Creating blog content to promote your cause, or, shooting arrows until one hits the target.

by Melva Gifford


I’ve been blogging for a year now and have various reasons for doing so. One is that as a storyteller, writer and having various passions, I want to promote items I care about. This entry is geared to display techniques I’ve used to make my site unique and useful to potential fans. In my inexperience of creating a website and blog, I thought I would cater to five different subjects that interest me and see which ones may be of interest to my potential audience.

Most of the content on my website is material created for my blogs. I have to admit much of it is self-serving. It is my hope that some of the information may eventually become content for future books. My goal is to establish a fan base for the type of information I share.

Let me give some specific examples.

Having taught in church situations for several years, I’ve created a number of object lessons to help embellish a lesson. Some of my students were often worried of what I would do next. I’m a bit unpredictable. I think they often paid attention because of fear rather than interest <G>. So for Monday’s I have the topic of Teaching Embellishments. I discuss teaching techniques, how to use humor in teaching, and have created new object lessons on religious themes.

The content of Monday’s blog is also additional content and a continuation of material from a nonfiction book called. I know you THINK this is a Toaster: Promoting Family Values through Object Lessons.


On Tuesdays, is a blog called Tasks, Errands and Projects Oh My. This is where I create a weekly To Do list. It was quickly apparent that I’m not all-knowing about multiple topics and so I end up doing research on a need to know basis. For example, I needed to fix my fence and thought that maybe I could do it myself (ha ha). I researched it and collected all my links and posted them up on Tasks, Errand and Projects Oh My blog so that if others were interested in repairing their fence, they can access the list I created. Another example is what to look for when buying a washer.


Someday I hope Tuesday’s material will be a stepping off point for a future nonfiction book called The Book of Lists.

On Thursdays. I have Speller Beezy and Other Ailments. I’m a notoriously bad speller. So I have a day devoted to how to spell words. Since memorization is not one of my strengths I try to use mnemonics, or visual images. Maybe after a few years, I might have enough content to create a short, spelling e-book.


As you can see, if I have people following a specific blog, they may be interested in buying a future book on the same topic.

I have not yet figured out a way to have a blog to promote my fiction books, however I heard of a wonderful suggestion. Some authors will post blog entries from their book characters who are very popular with fans. When my career gets to that stage that is something to consider. An alternative will be that when I write my MG book Spell Binders (where the magic system is based on mnemonics) then I can invite fans to post spelling spells on line on the site.

But one step at a time, right?

Each of these blog topics may be of interest to a web surfer. If they like the content of a particular blog, they might seek additional content elsewhere on the web page. Maybe they’ll even buy a book or two or may want to attend one of my story telling events.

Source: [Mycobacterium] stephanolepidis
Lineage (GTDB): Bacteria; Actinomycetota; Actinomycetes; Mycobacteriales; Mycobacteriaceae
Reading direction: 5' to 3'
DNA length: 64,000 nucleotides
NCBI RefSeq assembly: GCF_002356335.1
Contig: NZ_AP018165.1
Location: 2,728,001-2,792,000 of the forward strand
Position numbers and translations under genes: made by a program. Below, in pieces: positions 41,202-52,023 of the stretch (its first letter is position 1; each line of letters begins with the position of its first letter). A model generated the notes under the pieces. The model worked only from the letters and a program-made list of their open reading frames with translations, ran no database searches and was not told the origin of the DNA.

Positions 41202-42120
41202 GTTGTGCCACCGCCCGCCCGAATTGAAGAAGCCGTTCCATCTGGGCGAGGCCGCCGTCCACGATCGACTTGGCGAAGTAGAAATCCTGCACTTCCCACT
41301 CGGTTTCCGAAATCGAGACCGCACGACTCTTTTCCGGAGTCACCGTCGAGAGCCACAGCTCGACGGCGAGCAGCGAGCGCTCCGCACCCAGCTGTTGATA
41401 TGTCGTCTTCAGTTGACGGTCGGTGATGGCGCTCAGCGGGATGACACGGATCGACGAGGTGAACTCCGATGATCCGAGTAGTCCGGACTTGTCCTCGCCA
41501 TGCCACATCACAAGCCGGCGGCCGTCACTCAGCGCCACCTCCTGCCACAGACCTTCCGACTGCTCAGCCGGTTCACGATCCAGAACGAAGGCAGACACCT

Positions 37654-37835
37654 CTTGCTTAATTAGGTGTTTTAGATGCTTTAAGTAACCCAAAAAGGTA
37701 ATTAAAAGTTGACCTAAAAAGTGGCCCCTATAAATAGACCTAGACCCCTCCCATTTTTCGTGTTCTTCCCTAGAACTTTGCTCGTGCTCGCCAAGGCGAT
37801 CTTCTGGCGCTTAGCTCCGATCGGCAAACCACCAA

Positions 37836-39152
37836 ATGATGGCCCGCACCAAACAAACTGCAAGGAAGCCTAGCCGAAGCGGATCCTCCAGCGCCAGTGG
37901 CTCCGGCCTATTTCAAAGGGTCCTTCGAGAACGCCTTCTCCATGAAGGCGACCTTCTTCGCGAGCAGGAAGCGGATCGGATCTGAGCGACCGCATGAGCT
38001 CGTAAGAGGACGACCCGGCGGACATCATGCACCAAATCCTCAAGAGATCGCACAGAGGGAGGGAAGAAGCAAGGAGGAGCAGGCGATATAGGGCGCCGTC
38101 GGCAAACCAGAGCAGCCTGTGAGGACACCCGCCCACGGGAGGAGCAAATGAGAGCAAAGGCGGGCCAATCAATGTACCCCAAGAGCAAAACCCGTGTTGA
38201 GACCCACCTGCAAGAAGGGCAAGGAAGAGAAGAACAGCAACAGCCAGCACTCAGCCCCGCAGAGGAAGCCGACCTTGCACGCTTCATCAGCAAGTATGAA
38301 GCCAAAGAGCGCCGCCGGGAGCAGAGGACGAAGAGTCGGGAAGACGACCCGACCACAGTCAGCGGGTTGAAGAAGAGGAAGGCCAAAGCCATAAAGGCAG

My webmaster created an analytics report to see which days of the week get the most hits. Now, I need to determine which of my topics stays or goes.


Day Visits
2/16/2013 8 Sat.
2/17/2013 19 Sun.
2/18/2013 17 Mon.
2/19/2013 19 Tue.
2/20/2013 37 Wed.
2/21/2013 38 Thur.
2/22/2013 28 Fri.
Total for the week: 166


One may wonder if this will be useful, but it’s something to try. Many of us bloggers are simply trying things through trial and error. I have attended a couple of blogging panels and have shared some of my notes from panels about blogging on my Rock Soup blog. Rock soup has to do with creativity of storytelling, writing, quilting, music and various other relevant topics. I’ll put some links at the bottom of this entry.

One point of advice I’ve heard from big-name bloggers is that you want to create content that people want to read. I think that’s what many of us are trying to do.

In a future blog, I will touch upon some ideas that I think may be useful for site promotion.

Please feel free to check out

Blogging notes from some big name bloggers:

For my fellow bloggers out there, what do you do, to build content and to establish a fan base? Please feel free to discuss your ideas below and provide your web site. Thanks

About Bonnie Gwyn Johnson

Bonnie Gwyn handles all guest bloggers on this website. Contact her if you would like to volunteer your time to share writing advice for The Authors' Think Tank.


Hopefully your webmaster is taking into consideration not just which days get the most hits, but which blog entries are being read on those days. If your audience is trained to always come and read their topic of interest on the day you put it up, then the statistic may be helpful. But someone could show up a day or two late, or come because of a Google result a month later, and skew the results to make it look like some other topic was more popular. I had a blog post that went viral (by my standards) when a French fan site for the artist I reviewed found it a few weeks after I posted it. Had I not paid closer attention I might have thought my blog post on why I hate plumbing was really popular. I've found Google Analytics helpful for analyzing my blog traffic in meaningful detail.

Thom, you bring up some very good points. I would like my web master to make some changes and I'll see if I can get more specifics. Thanks for commenting.